The small systems that are important for nanotechnology may not be "small" when viewed from the standpoint of simulations performed using models expressed at fully atomistic detail. This problem can be especially severe when the system contains amorphous polymers, because of the large range of distance and time scales that describe the relaxation of these systems. The efficiency of the simulation can be improved by resorting to a coarse-grained model for the chains, but often at the expense of an unambiguous identification of the model with any particular real polymer. This difficulty has prompted recent interest in the design, performance, and analysis of simulations that bridge representations of a single system that differ in structural detail.1 In the present context, we require a method where there is a two-way (reversible) path connecting a coarse-grained and fully atomistic description of the same system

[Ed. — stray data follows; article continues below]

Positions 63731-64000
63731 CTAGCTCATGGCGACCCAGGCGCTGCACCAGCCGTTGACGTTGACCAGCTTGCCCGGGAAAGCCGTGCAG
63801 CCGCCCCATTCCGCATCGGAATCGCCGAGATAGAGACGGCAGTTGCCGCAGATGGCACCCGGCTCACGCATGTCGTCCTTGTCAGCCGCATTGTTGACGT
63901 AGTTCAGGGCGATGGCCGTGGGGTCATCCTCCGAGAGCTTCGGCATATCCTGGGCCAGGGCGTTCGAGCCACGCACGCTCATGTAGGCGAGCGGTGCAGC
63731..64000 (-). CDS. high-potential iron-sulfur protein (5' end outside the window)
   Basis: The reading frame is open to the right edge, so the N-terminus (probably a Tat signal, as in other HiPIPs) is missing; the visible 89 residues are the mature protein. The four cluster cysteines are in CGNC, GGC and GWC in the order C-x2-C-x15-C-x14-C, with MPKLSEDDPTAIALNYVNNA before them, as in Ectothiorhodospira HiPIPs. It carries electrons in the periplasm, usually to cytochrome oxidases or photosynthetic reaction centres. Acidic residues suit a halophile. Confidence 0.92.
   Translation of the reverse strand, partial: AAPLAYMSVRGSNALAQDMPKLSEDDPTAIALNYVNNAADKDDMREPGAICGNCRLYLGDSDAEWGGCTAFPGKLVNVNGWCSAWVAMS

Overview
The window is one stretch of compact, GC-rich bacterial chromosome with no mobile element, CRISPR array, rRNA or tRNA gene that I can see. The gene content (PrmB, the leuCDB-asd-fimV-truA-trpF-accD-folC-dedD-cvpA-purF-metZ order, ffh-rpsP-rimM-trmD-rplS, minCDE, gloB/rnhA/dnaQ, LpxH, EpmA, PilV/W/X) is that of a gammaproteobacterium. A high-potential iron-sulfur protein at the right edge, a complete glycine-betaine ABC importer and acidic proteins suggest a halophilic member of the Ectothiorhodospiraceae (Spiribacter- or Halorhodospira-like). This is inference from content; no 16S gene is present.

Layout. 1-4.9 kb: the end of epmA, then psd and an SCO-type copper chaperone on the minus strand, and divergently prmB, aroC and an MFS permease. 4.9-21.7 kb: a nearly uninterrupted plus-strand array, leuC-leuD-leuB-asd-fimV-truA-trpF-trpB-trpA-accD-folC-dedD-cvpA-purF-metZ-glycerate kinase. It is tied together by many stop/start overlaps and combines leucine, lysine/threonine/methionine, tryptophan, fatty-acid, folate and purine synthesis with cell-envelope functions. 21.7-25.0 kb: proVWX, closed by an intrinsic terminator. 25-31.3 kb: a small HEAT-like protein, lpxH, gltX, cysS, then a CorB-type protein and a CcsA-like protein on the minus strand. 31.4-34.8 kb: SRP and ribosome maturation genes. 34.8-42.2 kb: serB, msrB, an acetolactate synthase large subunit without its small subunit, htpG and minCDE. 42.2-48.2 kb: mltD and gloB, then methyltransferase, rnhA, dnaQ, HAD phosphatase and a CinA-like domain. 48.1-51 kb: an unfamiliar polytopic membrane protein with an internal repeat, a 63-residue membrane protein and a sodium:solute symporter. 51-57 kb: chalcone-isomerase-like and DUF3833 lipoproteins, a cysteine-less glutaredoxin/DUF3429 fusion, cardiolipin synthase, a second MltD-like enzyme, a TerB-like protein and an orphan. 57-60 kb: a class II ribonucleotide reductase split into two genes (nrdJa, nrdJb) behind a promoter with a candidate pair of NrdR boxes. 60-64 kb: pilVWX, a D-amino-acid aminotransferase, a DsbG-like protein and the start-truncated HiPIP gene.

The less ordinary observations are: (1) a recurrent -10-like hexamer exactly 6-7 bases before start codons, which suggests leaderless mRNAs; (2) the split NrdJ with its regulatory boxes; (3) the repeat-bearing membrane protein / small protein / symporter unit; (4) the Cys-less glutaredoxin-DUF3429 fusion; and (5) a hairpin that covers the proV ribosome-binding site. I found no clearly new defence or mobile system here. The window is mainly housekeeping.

This chapter will review the generation of free-standing thin films and fibers with a coarse-grained simulation method on a high coordination lattice,23 performed in a manner that allows accurate reverse-mapping of individual replicas to a fully atomistic representation in continuous space.4 After describing some of the properties of these films and fibers, we will present some new information about the limits on the stability of the models of these nanofibers.

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